Research reinforces need for better healthcare for homeless

A Dr Foster investigation into the health needs of homeless people has revealed not only a significant rise in the number of hospital admissions, but that a more joined-up approach between housing, local authorities and health trusts is needed in order to properly address the often very complex needs of homeless people. The investigation involved Dr Foster’s population health management expertise, including patient segmentation and measuring inequalities and outcomes using healthcare data.

10 Feb 2021 | 2 min read

The data analysis, carried out in conjunction with University College London Hospitals, revealed that there has been a 134 per cent increase in hospital admissions for homeless people between 2010/2011 and 2018/19 rising from 5,397 inpatient spells to 12,368 respectively. The highest rates per 100,000 population were in Westminster at 48.96.

Readmissions too came into focus as part of the research, and with a higher rise in 28-day readmissions than the general population, analysis suggests that homeless patients do not have their needs fully addressed during their initial admission.

Caring for homeless patients is an extremely complex area. They often have a number of complex needs spanning different organisations, including mental health. The most common reason for admission to hospital in 2018/19 was for alcohol related mental disorders followed by poisoning by psychotropic agents. To ensure improved care, the report highlights the need to provide collaborative and holistic care so that it is delivered in the right way, at the right time and in the right place.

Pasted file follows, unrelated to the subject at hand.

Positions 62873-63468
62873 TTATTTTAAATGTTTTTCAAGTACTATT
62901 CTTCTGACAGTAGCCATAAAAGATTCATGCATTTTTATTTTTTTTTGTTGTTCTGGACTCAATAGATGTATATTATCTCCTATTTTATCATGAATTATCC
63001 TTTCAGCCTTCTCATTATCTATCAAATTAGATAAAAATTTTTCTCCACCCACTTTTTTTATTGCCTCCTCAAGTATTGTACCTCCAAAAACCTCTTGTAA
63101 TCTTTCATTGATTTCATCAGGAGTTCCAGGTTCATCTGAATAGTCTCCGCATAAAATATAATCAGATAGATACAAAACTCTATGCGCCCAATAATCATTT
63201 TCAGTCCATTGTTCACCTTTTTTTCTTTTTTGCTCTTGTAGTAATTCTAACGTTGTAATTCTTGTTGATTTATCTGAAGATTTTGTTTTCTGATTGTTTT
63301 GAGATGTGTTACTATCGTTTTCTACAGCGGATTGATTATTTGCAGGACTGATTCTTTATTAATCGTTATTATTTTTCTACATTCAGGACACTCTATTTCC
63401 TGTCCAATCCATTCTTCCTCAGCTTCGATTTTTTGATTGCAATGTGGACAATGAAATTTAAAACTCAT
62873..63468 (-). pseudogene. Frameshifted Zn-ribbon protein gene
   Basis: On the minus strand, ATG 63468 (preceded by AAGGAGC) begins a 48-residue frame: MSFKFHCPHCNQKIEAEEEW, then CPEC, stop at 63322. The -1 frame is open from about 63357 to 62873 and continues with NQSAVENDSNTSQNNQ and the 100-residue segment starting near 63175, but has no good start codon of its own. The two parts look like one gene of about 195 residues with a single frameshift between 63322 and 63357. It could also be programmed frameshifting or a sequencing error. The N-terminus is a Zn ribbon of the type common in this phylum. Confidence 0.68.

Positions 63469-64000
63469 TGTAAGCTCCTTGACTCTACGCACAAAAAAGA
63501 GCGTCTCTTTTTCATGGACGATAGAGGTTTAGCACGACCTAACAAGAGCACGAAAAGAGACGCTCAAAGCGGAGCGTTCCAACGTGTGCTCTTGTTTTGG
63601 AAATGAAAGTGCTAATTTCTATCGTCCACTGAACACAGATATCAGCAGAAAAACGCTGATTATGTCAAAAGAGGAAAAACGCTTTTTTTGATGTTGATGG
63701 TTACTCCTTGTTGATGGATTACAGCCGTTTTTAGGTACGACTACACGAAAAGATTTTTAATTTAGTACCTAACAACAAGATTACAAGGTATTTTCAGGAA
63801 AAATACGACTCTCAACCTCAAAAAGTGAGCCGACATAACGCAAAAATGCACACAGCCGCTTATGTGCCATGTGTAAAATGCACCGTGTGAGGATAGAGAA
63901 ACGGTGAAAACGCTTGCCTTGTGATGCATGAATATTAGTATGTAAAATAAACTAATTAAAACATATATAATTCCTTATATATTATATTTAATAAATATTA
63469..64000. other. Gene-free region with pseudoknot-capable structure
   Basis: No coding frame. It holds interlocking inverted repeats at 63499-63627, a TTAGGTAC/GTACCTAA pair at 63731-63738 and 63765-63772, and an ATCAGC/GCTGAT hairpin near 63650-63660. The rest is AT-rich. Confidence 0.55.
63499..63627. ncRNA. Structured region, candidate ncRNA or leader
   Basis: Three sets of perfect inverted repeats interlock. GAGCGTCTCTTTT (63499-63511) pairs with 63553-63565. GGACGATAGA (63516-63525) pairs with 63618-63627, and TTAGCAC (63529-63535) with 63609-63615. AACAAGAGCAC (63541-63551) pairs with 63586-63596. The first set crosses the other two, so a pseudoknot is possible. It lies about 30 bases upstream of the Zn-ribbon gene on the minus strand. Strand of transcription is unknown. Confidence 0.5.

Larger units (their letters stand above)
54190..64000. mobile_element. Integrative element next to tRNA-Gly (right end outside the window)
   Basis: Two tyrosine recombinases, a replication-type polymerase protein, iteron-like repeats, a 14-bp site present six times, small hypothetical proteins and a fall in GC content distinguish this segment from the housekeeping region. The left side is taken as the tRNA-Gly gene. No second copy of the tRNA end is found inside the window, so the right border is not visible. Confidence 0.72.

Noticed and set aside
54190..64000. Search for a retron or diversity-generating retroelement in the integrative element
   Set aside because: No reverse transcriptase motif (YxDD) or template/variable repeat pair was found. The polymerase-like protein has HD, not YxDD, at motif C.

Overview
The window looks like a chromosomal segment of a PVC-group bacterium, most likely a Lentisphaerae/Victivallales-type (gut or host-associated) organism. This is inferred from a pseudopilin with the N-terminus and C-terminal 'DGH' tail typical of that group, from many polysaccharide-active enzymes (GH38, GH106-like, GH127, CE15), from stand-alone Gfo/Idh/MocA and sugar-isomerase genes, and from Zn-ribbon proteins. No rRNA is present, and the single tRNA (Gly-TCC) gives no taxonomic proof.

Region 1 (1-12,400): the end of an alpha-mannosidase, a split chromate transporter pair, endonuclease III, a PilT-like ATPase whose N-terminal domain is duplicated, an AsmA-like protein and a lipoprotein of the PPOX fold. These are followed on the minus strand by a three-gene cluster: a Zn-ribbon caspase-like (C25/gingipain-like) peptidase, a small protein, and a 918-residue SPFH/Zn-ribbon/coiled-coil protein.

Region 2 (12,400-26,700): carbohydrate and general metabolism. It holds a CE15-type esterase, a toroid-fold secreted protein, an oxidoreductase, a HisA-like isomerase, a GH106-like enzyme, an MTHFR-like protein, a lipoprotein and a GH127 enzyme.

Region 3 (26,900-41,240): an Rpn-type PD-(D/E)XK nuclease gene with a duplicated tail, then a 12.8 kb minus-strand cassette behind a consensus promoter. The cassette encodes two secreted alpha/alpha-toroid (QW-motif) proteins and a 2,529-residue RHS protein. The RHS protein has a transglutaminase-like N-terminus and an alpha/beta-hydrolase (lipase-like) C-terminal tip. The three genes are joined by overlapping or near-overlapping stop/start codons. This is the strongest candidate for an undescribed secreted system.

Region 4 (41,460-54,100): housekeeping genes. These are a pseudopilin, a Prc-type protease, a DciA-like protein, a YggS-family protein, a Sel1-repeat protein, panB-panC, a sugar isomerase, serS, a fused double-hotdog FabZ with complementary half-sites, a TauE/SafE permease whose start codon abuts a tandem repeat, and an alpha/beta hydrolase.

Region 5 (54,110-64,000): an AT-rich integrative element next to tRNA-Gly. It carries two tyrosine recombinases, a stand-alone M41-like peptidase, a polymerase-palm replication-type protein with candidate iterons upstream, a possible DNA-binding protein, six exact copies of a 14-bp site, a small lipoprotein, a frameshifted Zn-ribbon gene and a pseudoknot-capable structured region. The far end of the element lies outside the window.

Dr Foster’s analysis also suggests a potential inconsistency within the documentation of homeless patients across the country, possibly creating a huge gap in collecting the information that can better identify where help is needed. These likely differences in coding between homeless people and the general population indicate that a more joined up approach is needed alongside a greater depth of coding.

However, Trusts may be under administrative and coding pressures to pick the most important code in the diagnosis, with homeless coding more likely to be a secondary diagnosis. Any lack of emphasis on the coding could also be attributed to a lack of training among clinical coders to pick up the homeless code and report on it. A lack of depth of coding could also mean hospitals are not generating enough income to handle the complexity of homeless patients.

Better documentation and data capture in this area could enable authorities to work together to identify the most significant areas that need addressing to improve care for this very vulnerable group of people.

To read the full report click here.